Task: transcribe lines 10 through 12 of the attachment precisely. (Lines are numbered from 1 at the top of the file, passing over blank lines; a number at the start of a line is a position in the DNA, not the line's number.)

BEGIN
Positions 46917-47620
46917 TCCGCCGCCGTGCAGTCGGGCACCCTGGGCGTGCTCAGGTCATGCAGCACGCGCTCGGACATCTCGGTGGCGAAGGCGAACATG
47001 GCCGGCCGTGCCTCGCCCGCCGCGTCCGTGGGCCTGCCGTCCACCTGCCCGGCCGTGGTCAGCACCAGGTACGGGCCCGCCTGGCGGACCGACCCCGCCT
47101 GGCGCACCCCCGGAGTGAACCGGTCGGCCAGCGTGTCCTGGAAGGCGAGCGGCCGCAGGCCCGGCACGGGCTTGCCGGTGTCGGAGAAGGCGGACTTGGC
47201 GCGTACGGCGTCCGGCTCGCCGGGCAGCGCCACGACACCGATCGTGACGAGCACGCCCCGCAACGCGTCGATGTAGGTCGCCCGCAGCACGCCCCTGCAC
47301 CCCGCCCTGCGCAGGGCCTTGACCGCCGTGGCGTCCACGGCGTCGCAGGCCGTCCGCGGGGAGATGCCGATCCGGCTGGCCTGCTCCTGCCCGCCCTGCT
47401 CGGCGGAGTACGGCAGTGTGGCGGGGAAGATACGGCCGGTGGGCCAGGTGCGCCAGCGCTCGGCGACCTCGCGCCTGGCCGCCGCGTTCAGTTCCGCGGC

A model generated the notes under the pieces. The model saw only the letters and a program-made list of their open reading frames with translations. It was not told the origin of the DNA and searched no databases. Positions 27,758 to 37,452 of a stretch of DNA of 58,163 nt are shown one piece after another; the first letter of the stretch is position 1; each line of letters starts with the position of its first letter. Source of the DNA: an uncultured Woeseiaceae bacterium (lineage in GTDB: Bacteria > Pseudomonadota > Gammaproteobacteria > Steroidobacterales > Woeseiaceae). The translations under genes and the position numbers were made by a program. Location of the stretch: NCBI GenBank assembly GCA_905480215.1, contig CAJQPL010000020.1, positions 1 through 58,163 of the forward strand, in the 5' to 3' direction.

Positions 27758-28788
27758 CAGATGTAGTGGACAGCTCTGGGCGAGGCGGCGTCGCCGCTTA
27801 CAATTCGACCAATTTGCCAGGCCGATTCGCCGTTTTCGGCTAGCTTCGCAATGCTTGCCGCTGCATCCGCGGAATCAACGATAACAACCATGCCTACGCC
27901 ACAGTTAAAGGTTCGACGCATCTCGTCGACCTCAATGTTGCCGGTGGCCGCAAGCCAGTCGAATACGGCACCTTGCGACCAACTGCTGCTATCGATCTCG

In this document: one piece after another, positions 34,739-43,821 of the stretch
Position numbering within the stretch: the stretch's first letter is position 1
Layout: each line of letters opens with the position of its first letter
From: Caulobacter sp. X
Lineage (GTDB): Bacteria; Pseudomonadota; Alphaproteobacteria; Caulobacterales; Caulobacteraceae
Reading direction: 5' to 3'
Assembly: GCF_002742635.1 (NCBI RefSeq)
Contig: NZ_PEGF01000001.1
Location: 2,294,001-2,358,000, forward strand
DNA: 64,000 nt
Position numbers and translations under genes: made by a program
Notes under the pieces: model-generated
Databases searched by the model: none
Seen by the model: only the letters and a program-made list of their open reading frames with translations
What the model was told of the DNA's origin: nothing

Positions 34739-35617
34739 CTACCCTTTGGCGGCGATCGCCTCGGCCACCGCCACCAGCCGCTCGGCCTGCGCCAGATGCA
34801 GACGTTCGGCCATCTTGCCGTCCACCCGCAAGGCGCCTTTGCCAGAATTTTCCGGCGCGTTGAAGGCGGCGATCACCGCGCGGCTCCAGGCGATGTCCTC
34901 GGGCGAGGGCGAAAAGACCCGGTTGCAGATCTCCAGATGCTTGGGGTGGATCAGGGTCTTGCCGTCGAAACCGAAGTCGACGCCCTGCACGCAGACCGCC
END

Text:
27758 CAGATGTAGTGGACAGCTCTGGGCGAGGCGGCGTCGCCGCTTA
27801 CAATTCGACCAATTTGCCAGGCCGATTCGCCGTTTTCGGCTAGCTTCGCAATGCTTGCCGCTGCATCCGCGGAATCAACGATAACAACCATGCCTACGCC
27901 ACAGTTAAAGGTTCGACGCATCTCGTCGACCTCAATGTTGCCGGTGGCCGCAAGCCAGTCGAATACGGCACCTTGCGACCAACTGCTGCTATCGATCTCG